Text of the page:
Early diabetes-induced biochemical changes in the retina: Comparison of rat and mouse models

I. G. Obrosova, V. R. Drel, A. K. Kumagai, C. Szábo, P. Pacher, M. J. Stevens

Research output: Contribution to journalArticlepeer-review

83 Scopus citations


Aims/hypothesis: Recently, various transgenic and knock-out mouse models have become available for studying the pathogenesis of diabetic retinopathy. At the same time, diabetes-induced retinal changes in the wild-type mice remain poorly characterised. The present study compared retinal biochemical changes in rats and mice with similar (6-week) durations of streptozotocin-induced diabetes. Materials and methods: The experiments were performed on Wistar rats and C57Bl6/J mice. Retinal glucose, sorbitol, fructose, lactate, pyruvate, glutamate, α-ketoglutarate and ammonia were measured spectrofluorometrically by enzymatic methods. Vascular endothelial growth factor (VEGF) protein was assessed by ELISA, and poly(ADP-ribosyl)ation by immunohistochemistry and western blot analysis. Free mitochondrial and cytosolic NAD+/NADH ratios were calculated from the glutamate and lactate dehydrogenase systems. Results: Retinal glucose concentrations were similarly increased in diabetic rats and mice, vs controls. Diabetic rats manifested ∼26- and 5-fold accumulation of retinal sorbitol and fructose, respectively, whereas elevation of both metabolites in diabetic mice was quite modest. Correspondingly, diabetic rats had (1) increased retinal malondialdehyde plus 4-hydroxyalkenal concentrations, (2) reduced superoxide dismutase (SOD), glutathione peroxidase, glutathione reductase and glutathione transferase activities, (3) slightly increased poly(ADP-ribose) immunoreactivity and poly(ADP-ribosyl)ated protein abundance, and (4) VEGF protein overexpression. Diabetic mice lacked these changes. SOD activity was 21-fold higher in murine than in rat retinas (the difference increased to 54-fold under diabetic conditions), whereas other antioxidative enzyme activities were 3- to 10-fold lower. With the exception of catalase, the key antioxidant defence enzyme activities were increased, rather than reduced, in diabetic mice. Diabetic rats had decreased free mitochondrial and cytosolic NAD+/NADH ratios, consistent with retinal hypoxia, whereas both ratios remained in the normal range in diabetic mice. Conclusions/interpretation: Mice with short-term streptozotocin-induced diabetes lack many biochemical changes that are clearly manifest in the retina of streptozotocin-diabetic rats. This should be considered when selecting animal models for studying early retinal pathology associated with diabetes.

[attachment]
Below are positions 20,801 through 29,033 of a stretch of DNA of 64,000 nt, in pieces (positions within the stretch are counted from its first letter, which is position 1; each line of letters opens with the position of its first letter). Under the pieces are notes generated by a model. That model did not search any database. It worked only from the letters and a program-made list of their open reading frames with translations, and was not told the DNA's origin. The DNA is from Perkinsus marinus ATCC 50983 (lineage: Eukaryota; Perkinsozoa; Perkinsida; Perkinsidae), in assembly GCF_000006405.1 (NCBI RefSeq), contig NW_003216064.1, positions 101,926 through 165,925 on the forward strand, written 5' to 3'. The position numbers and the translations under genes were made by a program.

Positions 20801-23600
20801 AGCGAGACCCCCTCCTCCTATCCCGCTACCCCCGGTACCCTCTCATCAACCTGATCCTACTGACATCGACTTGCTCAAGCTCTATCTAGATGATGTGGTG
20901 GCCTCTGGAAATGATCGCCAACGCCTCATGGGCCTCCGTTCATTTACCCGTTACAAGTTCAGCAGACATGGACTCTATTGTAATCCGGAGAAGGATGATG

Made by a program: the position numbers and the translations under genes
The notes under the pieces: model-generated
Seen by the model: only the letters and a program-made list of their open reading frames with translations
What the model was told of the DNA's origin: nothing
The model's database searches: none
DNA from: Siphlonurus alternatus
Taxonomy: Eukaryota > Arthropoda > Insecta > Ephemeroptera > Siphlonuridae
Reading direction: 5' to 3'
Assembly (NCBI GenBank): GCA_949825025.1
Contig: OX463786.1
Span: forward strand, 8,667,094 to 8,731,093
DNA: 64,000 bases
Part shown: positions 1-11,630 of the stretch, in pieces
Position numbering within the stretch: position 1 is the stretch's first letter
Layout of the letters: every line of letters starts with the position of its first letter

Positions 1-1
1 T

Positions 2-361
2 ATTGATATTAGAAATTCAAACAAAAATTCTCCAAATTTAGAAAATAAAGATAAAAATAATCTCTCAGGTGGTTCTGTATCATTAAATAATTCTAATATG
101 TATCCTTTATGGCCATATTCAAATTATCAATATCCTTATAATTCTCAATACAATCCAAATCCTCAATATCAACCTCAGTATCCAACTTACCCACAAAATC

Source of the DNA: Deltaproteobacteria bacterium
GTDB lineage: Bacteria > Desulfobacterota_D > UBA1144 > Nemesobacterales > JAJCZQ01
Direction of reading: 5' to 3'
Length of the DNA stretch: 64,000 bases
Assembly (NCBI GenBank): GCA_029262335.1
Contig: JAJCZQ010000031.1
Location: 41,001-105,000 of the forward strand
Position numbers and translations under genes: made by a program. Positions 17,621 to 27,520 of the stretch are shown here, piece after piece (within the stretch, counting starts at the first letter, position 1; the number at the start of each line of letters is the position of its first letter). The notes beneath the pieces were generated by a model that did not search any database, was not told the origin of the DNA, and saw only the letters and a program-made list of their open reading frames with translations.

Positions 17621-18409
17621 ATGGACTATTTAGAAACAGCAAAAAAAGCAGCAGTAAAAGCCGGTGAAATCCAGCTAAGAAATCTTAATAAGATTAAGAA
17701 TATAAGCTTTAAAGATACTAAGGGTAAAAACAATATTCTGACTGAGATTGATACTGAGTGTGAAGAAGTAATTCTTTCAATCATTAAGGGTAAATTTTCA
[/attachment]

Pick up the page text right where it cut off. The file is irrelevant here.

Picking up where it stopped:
Original languageEnglish (US)
Pages (from-to)2525-2533
Number of pages9
Issue number10
StatePublished - Oct 2006
Externally publishedYes


  • Mouse
  • NAD/NADH ratio
  • Oxidative stress
  • Poly(ADP-ribosyl)ation
  • Rat
  • Retina
  • Sorbitol pathway of glucose metabolism
  • Streptozotocin diabetes
  • Vascular endothelial growth factor

ASJC Scopus subject areas

  • Internal Medicine
  • Endocrinology, Diabetes and Metabolism


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